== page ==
variation is to perform the deformation velocity estimation before the 2+1D phase unwrapping.
The deformation velocity is estimated over the wrapped phases and then removed from them before
the phase unwrapping [
5
]. This is done to ease the 2D phase unwrapping step in areas strongly affected
by deformation.
2.2. Deformation Activity Map and Active Deformation Areas Extraction
This block is aimed at obtaining both the final Deformation Activity Map (DAM), which is the
filtered version of the raw deformation map (RDM), and the Active Deformation Areas (ADA) map,
which is the main product of the procedure. The main goal is to identify and monitor, over wide
areas, the most critical deformations to provide the Civil Protection authorities with the capacity to
perform prevention and mitigation actions. Therefore, the three main aspects that have to characterize
the final maps are: (i) the readability; (ii) the reliability; and (iii) the regional-to-local scale. The main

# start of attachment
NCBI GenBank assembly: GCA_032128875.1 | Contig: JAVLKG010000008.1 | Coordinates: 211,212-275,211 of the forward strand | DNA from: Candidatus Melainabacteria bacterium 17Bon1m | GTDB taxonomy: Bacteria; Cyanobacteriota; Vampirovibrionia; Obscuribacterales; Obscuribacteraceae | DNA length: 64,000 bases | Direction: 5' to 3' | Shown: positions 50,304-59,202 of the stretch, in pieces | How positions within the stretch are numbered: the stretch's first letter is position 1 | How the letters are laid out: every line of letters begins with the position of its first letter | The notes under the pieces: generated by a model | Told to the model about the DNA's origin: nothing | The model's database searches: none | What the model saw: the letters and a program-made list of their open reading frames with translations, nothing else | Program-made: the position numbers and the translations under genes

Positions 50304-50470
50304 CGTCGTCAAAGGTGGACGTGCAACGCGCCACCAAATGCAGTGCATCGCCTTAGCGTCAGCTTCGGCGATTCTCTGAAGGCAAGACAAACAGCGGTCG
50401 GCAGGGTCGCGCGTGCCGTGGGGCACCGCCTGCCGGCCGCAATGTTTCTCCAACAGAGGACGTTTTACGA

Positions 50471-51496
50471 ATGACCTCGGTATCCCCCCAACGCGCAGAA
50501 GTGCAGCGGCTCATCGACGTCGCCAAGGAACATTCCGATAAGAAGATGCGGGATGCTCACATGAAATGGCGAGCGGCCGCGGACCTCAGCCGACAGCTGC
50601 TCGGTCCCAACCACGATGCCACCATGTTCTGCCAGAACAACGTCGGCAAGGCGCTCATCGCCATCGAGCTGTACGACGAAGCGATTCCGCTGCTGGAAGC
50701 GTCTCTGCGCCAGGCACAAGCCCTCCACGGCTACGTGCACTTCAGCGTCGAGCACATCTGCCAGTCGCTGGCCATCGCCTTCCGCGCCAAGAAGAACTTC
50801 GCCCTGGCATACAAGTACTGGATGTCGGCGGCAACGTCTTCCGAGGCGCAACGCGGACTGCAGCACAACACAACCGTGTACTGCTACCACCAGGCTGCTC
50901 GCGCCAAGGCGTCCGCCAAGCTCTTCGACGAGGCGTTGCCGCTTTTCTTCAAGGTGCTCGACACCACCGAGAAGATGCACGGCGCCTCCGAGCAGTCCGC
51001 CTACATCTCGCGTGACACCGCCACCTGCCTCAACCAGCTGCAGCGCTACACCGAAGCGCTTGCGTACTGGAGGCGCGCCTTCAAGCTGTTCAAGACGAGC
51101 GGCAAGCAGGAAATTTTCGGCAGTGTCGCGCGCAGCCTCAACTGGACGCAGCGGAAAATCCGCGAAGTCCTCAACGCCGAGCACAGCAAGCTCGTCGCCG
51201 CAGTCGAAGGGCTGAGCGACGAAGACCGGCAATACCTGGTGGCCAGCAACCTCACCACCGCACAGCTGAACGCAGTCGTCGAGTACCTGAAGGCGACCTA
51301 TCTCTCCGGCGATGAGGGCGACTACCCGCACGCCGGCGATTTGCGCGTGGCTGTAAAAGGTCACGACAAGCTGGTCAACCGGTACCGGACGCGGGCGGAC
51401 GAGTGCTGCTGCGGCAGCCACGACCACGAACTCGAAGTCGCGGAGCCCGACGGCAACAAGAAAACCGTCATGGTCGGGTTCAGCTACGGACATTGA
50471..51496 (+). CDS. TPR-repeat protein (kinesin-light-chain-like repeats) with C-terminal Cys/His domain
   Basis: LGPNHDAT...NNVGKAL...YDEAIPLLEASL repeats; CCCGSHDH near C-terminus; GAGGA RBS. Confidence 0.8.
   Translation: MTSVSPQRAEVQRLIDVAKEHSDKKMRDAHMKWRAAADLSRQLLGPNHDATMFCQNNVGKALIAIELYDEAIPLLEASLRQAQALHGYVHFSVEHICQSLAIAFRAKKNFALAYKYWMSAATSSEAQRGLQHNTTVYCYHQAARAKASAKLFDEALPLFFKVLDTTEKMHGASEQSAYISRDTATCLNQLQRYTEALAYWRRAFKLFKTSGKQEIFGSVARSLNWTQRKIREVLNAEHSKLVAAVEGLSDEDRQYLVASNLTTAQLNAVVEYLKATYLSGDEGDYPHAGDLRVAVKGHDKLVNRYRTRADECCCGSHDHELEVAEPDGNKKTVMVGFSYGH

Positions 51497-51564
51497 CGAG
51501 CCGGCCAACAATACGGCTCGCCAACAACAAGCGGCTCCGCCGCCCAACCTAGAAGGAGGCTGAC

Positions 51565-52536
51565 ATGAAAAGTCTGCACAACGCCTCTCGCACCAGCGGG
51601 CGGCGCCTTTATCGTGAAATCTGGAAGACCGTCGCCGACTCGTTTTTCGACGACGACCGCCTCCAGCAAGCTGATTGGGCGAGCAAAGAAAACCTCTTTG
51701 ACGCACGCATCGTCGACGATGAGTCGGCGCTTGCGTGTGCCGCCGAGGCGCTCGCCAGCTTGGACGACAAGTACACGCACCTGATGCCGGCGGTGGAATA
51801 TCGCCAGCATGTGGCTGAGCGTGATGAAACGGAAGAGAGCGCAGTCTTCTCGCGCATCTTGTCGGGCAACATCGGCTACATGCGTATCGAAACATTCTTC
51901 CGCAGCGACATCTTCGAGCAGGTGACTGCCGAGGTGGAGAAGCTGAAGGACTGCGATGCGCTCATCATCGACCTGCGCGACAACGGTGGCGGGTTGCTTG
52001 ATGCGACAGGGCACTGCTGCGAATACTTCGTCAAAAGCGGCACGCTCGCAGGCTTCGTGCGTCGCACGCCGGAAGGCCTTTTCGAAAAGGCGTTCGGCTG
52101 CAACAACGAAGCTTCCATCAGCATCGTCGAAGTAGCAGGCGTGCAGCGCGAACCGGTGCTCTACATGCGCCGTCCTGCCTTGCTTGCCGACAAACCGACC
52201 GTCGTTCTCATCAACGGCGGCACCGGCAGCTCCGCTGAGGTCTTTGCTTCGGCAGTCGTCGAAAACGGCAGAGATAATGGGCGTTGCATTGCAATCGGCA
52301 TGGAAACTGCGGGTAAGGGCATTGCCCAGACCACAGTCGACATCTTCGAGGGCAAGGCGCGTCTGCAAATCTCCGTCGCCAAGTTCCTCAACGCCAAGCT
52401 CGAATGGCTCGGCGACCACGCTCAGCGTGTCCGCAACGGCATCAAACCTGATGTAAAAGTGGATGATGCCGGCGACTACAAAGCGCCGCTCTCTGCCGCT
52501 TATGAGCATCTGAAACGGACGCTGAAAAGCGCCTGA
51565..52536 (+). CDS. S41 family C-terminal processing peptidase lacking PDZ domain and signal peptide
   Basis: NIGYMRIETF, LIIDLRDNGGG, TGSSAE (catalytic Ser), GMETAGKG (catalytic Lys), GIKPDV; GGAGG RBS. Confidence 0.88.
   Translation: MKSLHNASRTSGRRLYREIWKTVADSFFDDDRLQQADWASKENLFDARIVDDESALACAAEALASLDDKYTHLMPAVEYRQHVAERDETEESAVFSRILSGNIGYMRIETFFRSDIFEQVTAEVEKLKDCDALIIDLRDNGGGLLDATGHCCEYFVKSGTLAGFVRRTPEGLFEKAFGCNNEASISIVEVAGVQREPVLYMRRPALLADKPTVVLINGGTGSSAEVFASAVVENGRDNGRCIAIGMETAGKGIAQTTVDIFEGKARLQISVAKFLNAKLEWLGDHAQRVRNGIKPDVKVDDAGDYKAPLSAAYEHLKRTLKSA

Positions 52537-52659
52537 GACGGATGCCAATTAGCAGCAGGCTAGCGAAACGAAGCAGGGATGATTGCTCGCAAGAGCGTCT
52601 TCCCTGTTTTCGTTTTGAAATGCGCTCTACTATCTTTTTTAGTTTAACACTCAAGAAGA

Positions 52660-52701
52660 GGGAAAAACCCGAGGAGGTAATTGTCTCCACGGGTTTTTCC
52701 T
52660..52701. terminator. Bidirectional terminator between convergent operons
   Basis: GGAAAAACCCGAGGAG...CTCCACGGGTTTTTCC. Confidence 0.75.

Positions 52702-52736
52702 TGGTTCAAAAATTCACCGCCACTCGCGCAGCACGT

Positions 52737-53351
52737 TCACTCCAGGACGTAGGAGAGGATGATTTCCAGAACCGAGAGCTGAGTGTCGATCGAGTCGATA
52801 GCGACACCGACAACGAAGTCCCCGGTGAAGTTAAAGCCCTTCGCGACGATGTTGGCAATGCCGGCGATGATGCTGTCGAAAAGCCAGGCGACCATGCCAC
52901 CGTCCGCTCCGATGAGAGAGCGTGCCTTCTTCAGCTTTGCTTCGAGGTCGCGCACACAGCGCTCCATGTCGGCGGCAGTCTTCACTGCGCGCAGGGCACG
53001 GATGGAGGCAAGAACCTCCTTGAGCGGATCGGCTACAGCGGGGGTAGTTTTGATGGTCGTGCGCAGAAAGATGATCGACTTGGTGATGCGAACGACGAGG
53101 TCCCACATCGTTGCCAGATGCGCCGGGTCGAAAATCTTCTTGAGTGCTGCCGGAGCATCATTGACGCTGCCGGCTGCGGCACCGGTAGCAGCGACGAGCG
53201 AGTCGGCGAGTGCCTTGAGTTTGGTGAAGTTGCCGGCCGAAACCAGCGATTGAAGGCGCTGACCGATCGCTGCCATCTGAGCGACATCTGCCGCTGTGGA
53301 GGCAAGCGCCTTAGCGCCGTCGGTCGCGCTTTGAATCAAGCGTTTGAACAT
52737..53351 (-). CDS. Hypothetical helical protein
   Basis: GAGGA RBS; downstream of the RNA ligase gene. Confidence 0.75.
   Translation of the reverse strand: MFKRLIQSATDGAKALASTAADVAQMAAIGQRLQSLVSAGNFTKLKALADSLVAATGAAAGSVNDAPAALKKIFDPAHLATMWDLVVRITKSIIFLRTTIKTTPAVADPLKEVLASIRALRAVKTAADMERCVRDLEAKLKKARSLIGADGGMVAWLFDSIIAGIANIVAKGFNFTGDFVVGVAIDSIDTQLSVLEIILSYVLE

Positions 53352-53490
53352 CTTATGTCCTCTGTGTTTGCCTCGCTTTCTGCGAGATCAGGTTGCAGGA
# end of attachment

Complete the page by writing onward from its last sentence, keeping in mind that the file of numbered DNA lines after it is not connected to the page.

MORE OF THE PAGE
constraining factors to achieve these goals are the spatio-temporal noise of the deformation map and
the high number of PSs which in some cases can lead to wrong interpretations.
A key parameter of this block is the assessment of the general noise level (sensitivity) of the RDM.
In this research, the sensitivity has been evaluated using the standard deviation (
σmap
) of the RDM
velocity values. A stability threshold of 2
σmap
is set to distinguish the active points, those where we
measure movements, from those we do not. A point is considered moving if |v|>2
σmap
, where
|v| is the absolute velocity value of the point. It is worth to underline that the points classified as
“stable” can be truly stable as well as instable points, with a not detectable movement. To simplify the
readability, we call “stable” all the points with the absolute LOS velocity below the stability threshold.